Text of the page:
Learning demands that we make mistakes repeatedly. It’s impossible to improve without error. It sometimes seems counter-intuitive, but to approach perfection, we must embrace imperfection. How many times does a baby fall before her first step?
But it’s SO hard to allow ourselves fail. Many of us are perfectionists, or were raised by them. We’ve been punished for failing. Or we punish ourselves. Negative self-talk can be a constant companion.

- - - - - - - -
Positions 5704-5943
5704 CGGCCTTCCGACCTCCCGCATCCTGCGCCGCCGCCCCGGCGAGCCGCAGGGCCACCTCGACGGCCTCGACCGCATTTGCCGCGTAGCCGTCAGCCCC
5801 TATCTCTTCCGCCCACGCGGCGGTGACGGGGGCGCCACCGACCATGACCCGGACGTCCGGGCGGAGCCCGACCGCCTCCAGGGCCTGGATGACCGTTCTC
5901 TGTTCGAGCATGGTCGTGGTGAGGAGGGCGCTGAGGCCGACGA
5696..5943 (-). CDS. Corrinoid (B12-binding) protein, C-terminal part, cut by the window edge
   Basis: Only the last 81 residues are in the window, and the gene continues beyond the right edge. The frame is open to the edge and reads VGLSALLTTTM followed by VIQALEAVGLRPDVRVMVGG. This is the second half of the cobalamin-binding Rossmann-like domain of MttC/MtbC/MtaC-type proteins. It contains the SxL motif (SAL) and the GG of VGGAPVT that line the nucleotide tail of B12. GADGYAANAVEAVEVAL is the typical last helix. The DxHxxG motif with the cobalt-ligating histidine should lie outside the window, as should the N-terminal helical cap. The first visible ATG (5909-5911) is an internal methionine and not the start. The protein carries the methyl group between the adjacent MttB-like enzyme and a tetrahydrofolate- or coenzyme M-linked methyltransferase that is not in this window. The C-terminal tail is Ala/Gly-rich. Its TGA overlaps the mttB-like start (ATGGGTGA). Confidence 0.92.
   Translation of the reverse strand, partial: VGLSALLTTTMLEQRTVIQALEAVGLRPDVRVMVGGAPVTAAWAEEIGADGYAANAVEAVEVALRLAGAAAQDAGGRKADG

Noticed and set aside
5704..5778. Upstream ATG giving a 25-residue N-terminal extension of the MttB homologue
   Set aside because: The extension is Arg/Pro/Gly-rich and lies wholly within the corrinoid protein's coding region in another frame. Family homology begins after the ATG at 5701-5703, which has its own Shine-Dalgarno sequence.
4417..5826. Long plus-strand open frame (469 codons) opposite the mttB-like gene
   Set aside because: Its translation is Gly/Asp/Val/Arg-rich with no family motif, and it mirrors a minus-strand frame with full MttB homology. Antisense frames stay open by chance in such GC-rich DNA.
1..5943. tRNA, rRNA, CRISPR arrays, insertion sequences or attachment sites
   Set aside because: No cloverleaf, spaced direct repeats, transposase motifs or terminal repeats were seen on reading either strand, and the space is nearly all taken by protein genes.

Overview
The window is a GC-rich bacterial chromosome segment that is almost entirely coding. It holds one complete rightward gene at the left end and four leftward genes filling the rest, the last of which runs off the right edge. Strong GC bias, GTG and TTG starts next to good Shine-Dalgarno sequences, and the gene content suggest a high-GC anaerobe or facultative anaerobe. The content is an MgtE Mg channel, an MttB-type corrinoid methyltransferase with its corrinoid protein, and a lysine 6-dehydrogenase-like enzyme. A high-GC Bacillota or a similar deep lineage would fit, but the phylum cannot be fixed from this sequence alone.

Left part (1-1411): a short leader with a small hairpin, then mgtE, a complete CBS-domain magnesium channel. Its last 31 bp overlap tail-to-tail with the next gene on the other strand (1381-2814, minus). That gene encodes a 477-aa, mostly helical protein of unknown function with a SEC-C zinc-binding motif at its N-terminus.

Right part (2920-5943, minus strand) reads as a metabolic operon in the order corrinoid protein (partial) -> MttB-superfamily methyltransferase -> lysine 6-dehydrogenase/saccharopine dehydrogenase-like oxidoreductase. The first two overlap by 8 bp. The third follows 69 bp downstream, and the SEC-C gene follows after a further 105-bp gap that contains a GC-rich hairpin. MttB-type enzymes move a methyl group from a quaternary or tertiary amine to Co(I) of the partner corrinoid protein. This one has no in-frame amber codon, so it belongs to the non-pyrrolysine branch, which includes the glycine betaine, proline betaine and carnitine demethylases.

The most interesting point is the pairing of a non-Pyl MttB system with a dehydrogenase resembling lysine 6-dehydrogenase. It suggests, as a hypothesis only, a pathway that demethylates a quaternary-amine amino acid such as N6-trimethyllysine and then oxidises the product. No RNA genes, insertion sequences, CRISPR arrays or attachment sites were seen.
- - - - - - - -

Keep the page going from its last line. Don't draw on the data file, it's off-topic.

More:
Show & Tell
Feldenkrais and violin teacher Lisa Burrell recently wrote a moving reflection on the value of modeling imperfection. She shares an anecdote about one of her students struggling with demanding parents and teachers.
Lisa’s own mistake in playing a passage became a pivotal moment in a lesson. “I was kind of dumbstruck that the simple act of admitting my mistake would be so powerful in this relationship.” The student’s demeanor changed markedly.
Lisa writes: “In this world of increasing competition and emphasis on getting the right answer, we need more than ever to be guides to what real learning is, not just in our language, but by sharing our own ongoing processes and revealing our own powerful vulnerability.”